• Substance Abuse Family Intervention and Support Services--Recommends additional funding for substance abuse issues, focusing on the Governor’s three principles for reducing illegal drug abuse by 50 percent in Florida in fi ve years: Prevention, Treatment and Law Enforcement. He proposes $2,176,340 in federal funds to expand substance abuse family intervention case management and support services for families involved with the protective services system. These funds will be allocated statewide and used to contract with private nonprofit providers for services. This funding will provide support for an additional 1,225 families and 1,543 individuals in those families.
  • Waiting Lists--Recommends reducing waiting lists for treatment by providing $7,722,697 in federal funds to purchase existing treatment capacity of 175 beds statewide and expanding after-care and drug court services. Funding provides care for an additional 4,107 adults and 3,637 children in need of substance abuse services. As of August 2001, Florida had 33 operational and seven planned adult drug courts, 17 operational and four planned juvenile drug courts, eight operational and five planned dependency drug courts, and two reentry drug court programs.
  • Out-Patient Substance Abuse Treatment--Proposes significant investments in treatment for criminal offenders under community supervision. The Governor recommends fully restoring all reductions from Special Session C for residential and out-patient substance abuse treatment for these offenders. This recommendation will provide for an additional 28,765 outpatient treatment slots and an additional 1,438 residential treatment slots in FY 2002-03. The Executive Budget submitted in January 2002 restores $2 million to outpatient treatment services and $5.3 million for residential treatment services. This supplemental request addresses the balance of the reduction by funding $2 million in out-patient services and $1.1 million in residential services for a total of $3.1 million. (See attached charts for 4-year funding breakdown.)
  • In total, the Governor’s budget recommends $281.5 million for substance abuse programs for a $14.8 million, or 5.6 increase over the current year and an increase of $113.8 million or 68 percent over the last four years.


  • Domestic Violence Centers--Recommends an additional $5 million to support Florida’s 38 certified domestic violence centers. This is in addition to the $2 million proposed in the Governor’s FY 2002-03 budget.
  • Domestic Violence Program Operations--Provides $800,000 to help operate domestic violence programs of emergency shelters, hotline services, counseling, child assessments, case management, information and referral, community education and professional training.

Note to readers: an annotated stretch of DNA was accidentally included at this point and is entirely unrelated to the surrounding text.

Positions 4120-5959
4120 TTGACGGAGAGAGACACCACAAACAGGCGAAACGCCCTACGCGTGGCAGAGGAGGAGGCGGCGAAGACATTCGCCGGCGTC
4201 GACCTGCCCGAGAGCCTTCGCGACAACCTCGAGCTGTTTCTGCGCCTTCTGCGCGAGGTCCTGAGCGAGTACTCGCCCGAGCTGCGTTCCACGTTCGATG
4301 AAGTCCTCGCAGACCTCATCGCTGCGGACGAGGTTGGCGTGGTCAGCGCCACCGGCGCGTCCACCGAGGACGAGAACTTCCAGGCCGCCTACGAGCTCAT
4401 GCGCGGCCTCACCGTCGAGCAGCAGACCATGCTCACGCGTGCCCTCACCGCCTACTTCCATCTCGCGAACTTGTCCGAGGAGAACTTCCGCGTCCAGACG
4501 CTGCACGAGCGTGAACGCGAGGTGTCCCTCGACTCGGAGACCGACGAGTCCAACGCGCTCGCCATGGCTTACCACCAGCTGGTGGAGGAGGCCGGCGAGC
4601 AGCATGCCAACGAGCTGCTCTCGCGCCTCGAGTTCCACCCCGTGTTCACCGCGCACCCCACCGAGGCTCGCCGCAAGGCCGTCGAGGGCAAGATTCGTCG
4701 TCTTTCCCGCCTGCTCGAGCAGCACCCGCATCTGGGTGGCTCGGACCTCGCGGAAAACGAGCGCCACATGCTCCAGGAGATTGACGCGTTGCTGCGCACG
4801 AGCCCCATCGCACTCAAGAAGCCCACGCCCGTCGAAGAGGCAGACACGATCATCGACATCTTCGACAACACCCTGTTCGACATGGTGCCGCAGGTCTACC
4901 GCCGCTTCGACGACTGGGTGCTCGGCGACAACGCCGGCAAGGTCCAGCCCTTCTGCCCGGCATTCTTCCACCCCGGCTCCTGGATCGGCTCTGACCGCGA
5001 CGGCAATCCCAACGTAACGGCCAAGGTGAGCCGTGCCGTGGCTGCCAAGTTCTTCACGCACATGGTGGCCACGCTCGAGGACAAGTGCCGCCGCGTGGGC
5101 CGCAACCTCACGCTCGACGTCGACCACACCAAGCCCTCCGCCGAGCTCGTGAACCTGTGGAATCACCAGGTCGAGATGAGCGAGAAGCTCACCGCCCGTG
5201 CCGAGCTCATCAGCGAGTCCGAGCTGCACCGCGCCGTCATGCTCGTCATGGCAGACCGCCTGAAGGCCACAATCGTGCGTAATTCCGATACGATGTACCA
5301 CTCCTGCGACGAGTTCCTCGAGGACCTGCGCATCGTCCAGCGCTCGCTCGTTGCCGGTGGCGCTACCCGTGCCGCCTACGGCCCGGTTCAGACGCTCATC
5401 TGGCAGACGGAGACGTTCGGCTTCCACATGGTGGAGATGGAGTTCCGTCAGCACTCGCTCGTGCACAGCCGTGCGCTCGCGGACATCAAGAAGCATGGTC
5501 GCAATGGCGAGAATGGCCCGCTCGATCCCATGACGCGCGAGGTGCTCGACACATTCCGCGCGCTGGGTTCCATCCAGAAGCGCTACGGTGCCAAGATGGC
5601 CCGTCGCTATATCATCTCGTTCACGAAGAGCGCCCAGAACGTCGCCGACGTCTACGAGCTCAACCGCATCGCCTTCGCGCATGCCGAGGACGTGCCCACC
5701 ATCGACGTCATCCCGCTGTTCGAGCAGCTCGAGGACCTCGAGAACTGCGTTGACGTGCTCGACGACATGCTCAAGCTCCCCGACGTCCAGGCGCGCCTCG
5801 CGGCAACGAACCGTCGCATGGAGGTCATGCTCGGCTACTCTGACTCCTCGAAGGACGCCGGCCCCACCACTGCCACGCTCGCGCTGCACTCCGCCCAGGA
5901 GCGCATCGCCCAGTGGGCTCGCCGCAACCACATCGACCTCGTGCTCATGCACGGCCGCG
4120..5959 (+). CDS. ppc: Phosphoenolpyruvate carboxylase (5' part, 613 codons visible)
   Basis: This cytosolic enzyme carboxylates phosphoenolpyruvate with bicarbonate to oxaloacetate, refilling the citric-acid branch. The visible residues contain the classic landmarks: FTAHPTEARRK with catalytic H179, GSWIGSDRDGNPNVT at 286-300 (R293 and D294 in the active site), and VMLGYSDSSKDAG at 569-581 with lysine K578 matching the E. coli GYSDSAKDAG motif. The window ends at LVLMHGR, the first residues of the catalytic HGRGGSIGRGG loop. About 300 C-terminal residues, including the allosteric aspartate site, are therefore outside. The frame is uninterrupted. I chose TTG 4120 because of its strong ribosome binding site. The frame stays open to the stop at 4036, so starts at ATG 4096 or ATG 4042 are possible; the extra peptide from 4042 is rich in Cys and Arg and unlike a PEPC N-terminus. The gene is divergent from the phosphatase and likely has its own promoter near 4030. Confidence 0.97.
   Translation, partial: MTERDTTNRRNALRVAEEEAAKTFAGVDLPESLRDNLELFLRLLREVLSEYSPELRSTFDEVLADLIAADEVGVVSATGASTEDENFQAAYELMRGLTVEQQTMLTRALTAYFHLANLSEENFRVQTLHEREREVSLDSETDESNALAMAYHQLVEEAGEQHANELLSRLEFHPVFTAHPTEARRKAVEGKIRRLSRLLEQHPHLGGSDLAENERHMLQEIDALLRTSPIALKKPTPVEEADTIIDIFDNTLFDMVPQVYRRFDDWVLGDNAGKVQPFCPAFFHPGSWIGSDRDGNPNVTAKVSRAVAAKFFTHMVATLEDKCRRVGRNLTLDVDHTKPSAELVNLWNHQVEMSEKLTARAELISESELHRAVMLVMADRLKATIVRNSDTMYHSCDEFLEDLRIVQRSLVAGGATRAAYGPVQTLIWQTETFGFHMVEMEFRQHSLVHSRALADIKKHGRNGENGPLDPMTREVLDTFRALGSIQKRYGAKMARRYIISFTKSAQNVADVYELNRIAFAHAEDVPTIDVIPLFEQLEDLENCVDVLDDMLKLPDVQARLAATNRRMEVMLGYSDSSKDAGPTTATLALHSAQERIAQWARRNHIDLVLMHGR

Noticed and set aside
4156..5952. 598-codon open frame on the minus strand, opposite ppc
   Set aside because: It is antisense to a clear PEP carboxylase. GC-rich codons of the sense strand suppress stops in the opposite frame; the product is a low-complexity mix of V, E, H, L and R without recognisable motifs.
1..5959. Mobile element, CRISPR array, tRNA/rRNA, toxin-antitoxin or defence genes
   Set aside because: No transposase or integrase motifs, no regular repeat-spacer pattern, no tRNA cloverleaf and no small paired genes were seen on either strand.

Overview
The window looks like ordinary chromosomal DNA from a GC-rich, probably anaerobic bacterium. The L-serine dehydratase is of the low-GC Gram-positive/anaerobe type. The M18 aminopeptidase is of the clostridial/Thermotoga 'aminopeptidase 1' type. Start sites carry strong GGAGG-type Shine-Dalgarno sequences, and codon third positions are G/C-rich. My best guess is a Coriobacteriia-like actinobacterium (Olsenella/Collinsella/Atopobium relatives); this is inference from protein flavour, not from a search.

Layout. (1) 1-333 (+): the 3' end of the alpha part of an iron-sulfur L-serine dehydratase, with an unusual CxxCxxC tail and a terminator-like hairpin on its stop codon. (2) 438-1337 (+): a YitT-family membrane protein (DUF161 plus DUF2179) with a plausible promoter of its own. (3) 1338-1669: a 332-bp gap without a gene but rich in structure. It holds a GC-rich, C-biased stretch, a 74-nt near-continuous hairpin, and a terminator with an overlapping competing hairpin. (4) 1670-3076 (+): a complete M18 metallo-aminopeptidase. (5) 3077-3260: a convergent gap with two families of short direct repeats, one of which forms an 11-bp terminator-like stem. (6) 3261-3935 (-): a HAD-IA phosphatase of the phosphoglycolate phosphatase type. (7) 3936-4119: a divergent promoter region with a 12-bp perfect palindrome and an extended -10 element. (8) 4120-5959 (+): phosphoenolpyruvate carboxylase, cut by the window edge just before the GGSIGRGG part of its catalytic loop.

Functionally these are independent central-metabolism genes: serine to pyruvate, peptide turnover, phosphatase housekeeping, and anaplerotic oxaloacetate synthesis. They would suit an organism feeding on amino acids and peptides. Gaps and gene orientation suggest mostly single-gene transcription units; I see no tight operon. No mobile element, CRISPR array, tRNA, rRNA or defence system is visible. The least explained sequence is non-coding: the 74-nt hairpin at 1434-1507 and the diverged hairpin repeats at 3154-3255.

• Elimination of Filing Fees for Judicial Protective Orders--Provides for the elimination of all filing fees for judicial protective orders to help ensure that everyone has access to the courts to seek protection from domestic violence. Current law authorizes a filing fee up to $50 to for protective-order petitions. To hold sheriffs and court clerks financially harmless for eliminating this fee, the supplemental budget recommends $2.3 million for reimbursement of costs incurred in processing petitions for these injunctions.
  • Domestic Violence Advertising Campaign--Proposes $500,000 for a public service domestic violence campaign to advertise the penalties authorized by the Family Protection Act of 2001 to prevent and reduce domestic violence. This domestic violence initiative was Governor Bush’s top criminal-justice initiative last year. The Act authorized a 5-day mandatory jail term for domestic-violence crimes for the first time in Florida.
  • In total, Governor Bush’s four-year commitment is $43.4 million for domestic violence programs, an $8.6 million or 24.8 percent increase over the current year funding. It includes $11 million for capital improvements to domestic violence shelters over four years. Governor Bush is the first governor to fund capital grants for domestic violence shelters as well as the first governor to fund a domestic violence advertising campaign.

The Legislature will now have the ability to use these supplemental appropriations as a guide when they begin crafting the new budget.

The Governor’s 2002-03 Executive Budget and Supplemental Budget can be found online at www.myflorida.com.